• Actually…now that I think about it, I can’t reduce my list past these 14 (which incidentally does not include Daughters), in no particular order:

        Terrible Love (alt)
        Fake Empire
        Afraid of Everyone
        Secret Meeting
        Apartment Story
        Bloodbuzz Ohio
        Squalor Victoria
        So Far Around the Bend
        Mr. November
        Sorrow
        Slow Show
        The Geese of Beverly Road
        Racing Like a Pro
        Abel

  4. No “Terrible Love” = NOT INTERESTED in this list.

    • Honestly, I found the album recording of Terrible Love underwhelming after their performance on Fallon (or Kimmel?).

      • I’m guessing you haven’t heard the Alternate Version from the deluxe edition of High Violet, it’s the one they played on Fallon and is miles beyond the first version. And should be on this list, along with Guest Room.

        • I’ll have to check that out. Glad I’m not the only one that found the album version underwhelming. The guitars sound like they were recorded on this:

          Also…Harley, get out of here with all this High Violet nonsense, and listen to Alligator again. And maybe the first two albums, once or twice at least. You really phoned it in on this one. I know negativity usually translates to downvotes on this site, but I don’t care, this list is lazy.

        • i kind of regard that recording as inferior to the version that made the album. the alternate version has too much polish and strength, whereas the album version is ragged and delicate, with a much, much more climatic finish. it also doesn’t really fit the album as well.

  5. I would switch #1 and #2. High Violet is a perfect record.

  6. woozefa  |   Posted on Apr 10th, 2013 +13

    slow show, anyone? also maybe four others from ‘alligator’ and possibly anything from SSFDL?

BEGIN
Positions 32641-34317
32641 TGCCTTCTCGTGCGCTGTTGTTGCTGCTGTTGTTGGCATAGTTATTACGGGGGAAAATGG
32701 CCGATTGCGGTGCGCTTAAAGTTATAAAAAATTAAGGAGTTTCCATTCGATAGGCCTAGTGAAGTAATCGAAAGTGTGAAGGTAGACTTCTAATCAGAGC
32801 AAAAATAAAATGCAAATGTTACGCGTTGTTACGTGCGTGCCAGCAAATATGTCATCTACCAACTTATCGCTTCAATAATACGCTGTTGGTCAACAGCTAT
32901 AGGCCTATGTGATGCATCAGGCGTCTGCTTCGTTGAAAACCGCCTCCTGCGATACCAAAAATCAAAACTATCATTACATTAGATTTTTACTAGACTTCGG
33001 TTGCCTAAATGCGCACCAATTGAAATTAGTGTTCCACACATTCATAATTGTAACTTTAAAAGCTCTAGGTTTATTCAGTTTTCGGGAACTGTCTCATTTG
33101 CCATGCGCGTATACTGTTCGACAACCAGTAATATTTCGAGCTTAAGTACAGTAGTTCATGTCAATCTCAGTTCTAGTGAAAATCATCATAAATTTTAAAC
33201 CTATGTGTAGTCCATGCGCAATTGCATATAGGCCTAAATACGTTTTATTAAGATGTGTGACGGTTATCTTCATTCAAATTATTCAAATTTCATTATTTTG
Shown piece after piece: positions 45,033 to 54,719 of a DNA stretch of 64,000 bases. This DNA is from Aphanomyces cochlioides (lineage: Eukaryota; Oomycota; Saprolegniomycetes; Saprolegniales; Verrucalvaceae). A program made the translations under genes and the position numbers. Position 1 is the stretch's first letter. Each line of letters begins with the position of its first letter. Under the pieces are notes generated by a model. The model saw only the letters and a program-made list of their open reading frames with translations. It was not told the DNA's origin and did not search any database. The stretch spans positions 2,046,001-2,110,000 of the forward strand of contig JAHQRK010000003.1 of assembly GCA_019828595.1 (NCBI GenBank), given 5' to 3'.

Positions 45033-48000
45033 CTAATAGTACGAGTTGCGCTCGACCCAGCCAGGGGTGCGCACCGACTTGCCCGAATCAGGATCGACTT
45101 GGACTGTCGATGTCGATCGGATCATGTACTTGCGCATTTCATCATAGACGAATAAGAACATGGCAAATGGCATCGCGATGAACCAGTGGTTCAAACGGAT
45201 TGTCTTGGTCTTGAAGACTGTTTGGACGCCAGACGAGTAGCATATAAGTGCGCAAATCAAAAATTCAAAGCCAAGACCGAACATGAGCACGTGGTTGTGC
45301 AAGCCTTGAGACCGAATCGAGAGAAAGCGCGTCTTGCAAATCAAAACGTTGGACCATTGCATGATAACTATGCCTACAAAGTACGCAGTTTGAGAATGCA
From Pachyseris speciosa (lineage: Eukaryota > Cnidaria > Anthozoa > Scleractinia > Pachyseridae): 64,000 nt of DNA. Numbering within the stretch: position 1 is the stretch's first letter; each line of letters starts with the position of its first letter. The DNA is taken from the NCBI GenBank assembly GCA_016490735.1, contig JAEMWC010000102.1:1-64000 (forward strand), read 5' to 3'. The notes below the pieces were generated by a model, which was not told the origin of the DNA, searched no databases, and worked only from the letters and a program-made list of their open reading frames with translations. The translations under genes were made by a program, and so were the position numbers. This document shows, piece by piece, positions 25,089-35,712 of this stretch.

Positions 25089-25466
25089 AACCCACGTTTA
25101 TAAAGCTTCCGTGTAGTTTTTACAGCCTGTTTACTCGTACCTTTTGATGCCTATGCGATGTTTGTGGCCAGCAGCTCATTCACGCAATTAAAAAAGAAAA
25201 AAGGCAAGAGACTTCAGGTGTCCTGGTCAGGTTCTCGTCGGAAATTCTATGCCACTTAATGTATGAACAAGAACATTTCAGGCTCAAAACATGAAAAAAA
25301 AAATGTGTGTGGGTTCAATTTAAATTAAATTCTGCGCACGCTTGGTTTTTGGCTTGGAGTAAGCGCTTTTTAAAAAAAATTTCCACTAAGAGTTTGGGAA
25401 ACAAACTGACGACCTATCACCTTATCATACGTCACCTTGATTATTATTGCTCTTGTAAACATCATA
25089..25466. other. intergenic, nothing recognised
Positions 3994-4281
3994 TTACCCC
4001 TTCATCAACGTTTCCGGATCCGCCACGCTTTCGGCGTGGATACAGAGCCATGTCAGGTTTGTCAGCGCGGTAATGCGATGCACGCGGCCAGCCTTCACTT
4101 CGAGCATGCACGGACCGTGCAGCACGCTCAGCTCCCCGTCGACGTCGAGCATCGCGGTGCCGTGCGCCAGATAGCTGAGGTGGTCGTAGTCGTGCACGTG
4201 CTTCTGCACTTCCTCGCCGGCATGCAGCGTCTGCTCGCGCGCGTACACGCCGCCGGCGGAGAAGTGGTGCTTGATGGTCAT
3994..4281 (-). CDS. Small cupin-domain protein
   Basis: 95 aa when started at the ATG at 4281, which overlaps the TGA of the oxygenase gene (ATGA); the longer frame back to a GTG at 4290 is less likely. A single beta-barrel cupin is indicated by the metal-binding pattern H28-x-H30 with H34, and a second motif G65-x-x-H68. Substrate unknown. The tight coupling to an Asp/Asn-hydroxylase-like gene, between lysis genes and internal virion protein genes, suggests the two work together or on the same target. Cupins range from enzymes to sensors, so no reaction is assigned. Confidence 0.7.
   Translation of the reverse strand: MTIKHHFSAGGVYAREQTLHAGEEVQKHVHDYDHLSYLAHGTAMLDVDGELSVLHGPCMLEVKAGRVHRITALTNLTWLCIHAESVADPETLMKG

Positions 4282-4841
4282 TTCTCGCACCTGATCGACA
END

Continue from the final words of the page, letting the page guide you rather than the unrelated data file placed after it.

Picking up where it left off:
7. The way you write off “England” and “Vanderlyle Crybaby Geeks” in the blurb for “Conversation 16″ is offensive. I’m offended. I’m hurt.

  8. made an account just to say this: TERRIBLE LOVE (ALTERNATE VERSION). oh my god.

  9. How does Alligator only have one track on here? That entire album is basically perfect. Can’t believe not even “Abel” or “Secret Meeting” made it.

    • While I do not agree that Alligator is perfect, those two songs are very worthy of being on the list. “Abel” is my fave and, in my opinion, far better than “Blood Buzz Ohio.”

  10. Mr. November.

    • …is on this list.

      Are you saying it should be higher? Or just making the statement that it is, in fact, a National song worth praising?

      • Hahaha shit. I scanned down the list far too fast clearly and must have missed it. Sincerest apologies Stereogum. Worst thing is that I actually think its placing is around about right.

  11. Definitely agree that England and Slow Show should be on this.

  12. One track from Alligator? Nothing from previous releases?

    I mean…Secret Meeting, Geese of Beverly Road, Cherry Tree, About Today???

    WHAT IS THIS, AMATEUR HOUR???

  13. When I went back through their album catalog so I could best retaliate in order to represent my hatred for this shockingly lazy list, what I realized was this….The National have released a shitload of incredible songs in freakishly small amount of time. This list just makes me wanna throw Alligator in WHILE I build myself a better list.